While the United States economy has been slow to recover, government contractors have continued to thrive. This stability has led to considerable Mergers & Acquisitions (M&A) activity over the past few years. Government contractors, however, have all the challenges of other businesses with the additional challenges imposed by the vast array and complexity of government regulations. Because of this, careful attention must be taken in any acquisition to ensure all potential problems are exposed and analyzed, that proper warranties and representations are provided in the sale agreement, and that the deal is structured in an effective manner to handle future problems that may arise.
To accomplish this, it is advisable to use government contract counsel.
Acquiring Government Contractors
- Due Diligence: You can never do too much research before an acquisition. As part of most deals, the seller or its broker will prepare a deal or briefing book, detailing the more salient aspects of the company and its marketability, such as operational details, capabilities, assets, revenue streams, cost analyses, and customer identifications. Counsel can also obtain information on the targeted company through a number of different resources, including www.sam.gov, www.usaspending.gov, and the Contractor Performance Assessment Reporting System (CPARS), which includes Federal Awardee Performance and Integrity Information (FAPIIS). The more information you have, the better.
- Stock Purchase vs. Asset Purchase: Should the transaction be handled as a purchase of assets, a purchase of stock, or a merger? This is one of the most common questions posed to government contract counsel. While some acquisitions are handled as an asset purchase, most are handled as stock purchases. Why? For starters, one of the biggest assets of any government contractor is a strong history of past performance. This resume only transfers with the company and its stocks, not its assets and/or employees. Secondly, under a stock sale, novations are not necessary.
- TINA and FCA: Government contractors are subject to certain unique risks, such as the Truth in Negotiations Act (TINA), which is designed to promote truthful negotiations in government contracts. TINA allows government agencies to access the same cost and pricing data used by contractors. All proposals for contracts expected to exceed $500,000 are also subject to TINA. Government contractors are also subject to the False Claims Act (FCA), which “provides for liability for treble damages and penalties for anyone who knowingly submits or causes the submission of a false or fraudulent claim to the United States .” (Unique Issues in M&A Transactions of Government Contractors, p. 3)(Quotations marks shoud go around quote, not source.)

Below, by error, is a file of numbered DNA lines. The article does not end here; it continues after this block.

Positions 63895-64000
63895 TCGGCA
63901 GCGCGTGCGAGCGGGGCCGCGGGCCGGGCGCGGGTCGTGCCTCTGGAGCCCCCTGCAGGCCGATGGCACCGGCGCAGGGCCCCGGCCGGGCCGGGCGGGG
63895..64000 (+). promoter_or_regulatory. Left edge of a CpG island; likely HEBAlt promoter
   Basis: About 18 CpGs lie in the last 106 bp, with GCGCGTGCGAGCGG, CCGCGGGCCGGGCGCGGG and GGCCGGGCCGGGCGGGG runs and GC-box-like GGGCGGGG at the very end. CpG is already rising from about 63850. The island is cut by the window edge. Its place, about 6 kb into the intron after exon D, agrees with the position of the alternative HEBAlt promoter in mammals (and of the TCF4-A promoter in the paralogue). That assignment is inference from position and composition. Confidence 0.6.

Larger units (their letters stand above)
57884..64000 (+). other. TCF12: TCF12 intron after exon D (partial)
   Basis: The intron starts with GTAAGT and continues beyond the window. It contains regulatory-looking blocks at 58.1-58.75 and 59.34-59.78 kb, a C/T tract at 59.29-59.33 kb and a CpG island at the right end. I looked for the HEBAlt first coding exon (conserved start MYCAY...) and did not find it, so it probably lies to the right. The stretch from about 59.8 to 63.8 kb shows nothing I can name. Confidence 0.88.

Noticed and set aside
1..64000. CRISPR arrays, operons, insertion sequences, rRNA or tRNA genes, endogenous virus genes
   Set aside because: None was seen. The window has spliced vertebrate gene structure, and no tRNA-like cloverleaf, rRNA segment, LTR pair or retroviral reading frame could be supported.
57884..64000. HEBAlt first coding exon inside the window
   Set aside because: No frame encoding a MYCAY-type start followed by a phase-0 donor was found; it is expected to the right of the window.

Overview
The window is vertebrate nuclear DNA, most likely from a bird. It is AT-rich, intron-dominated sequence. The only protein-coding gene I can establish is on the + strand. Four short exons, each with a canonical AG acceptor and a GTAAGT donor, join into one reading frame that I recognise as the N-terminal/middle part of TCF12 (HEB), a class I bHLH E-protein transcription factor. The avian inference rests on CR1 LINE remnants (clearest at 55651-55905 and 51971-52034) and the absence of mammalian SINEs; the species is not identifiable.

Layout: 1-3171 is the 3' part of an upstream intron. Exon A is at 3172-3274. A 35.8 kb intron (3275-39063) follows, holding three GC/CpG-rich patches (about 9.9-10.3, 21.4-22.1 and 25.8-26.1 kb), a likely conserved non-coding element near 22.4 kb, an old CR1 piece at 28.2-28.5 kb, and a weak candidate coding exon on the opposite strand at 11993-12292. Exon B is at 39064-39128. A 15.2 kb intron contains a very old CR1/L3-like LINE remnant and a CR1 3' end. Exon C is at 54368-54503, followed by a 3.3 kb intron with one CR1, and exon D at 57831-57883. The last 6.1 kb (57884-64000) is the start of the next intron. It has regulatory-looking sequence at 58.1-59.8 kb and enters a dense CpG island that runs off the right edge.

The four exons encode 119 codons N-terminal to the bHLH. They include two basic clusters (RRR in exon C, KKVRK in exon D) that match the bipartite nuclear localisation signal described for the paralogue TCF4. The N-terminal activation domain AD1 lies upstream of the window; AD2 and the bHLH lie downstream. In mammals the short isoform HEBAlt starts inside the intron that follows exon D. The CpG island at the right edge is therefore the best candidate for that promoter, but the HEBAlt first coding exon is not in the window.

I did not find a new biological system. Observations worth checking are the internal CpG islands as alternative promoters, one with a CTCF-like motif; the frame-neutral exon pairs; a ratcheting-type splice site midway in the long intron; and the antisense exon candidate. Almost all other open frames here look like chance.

- Purchasing Intellectual Property: Unlike other industries, government contractors may not always own the rights to all developments or innovations that are developed while carrying out a government contract. Because of this, contractors must take specific steps to ensure their intellectual property (IP) claims are protected. This is of specific importance to anyone looking to acquire a target contractor.
- Organizational Conflicts of Interest (OCI): The government has recently heightened its focus on OCI and, as a result, a detailed analysis should be performed when acquiring a company with contracts in a similar sphere of agencies as your company.
- Security Clearance Sensitivity: If a target contractor contains a facility security clearance, the agency’s security officers must be notified of any pending acquisition. Failure to do so could result in the revocation of the clearance.
- Notification Post-Purchase: Numerous notices and certifications must be made post-closing. Most of these are available at www.sam.gov.
If you have any questions about Government Contracts or want a more in-depth explanation of the acquisition process, please contact an Offit Kurman attorney
Offit Kurman Attorneys at Law: Government Contracts Practice Group
At Offit Kurman Attorneys At Law, the attorneys in our Government Contracts Practice Group educate our clients on steps to take and pitfalls to avoid when entering into, performing, and/or closing out prime contracts and subcontracts in the government contracting environment. Our attorneys’ expertise ensures that clients have the tools they need to grow in this complex marketplace.
Offit Kurman is perfectly positioned in both geography – near Washington, DC – and experience to help government contractors succeed.
If you would like to learn more about Offit Kurman’s Government Contracts Practice Group to see what we can do for you, please fill out our contact form to access the knowledgeable legal guidance that our experienced attorneys offer. You can also connect with Offit Kurman via Facebook, Twitter, Google+, YouTube, and LinkedIn.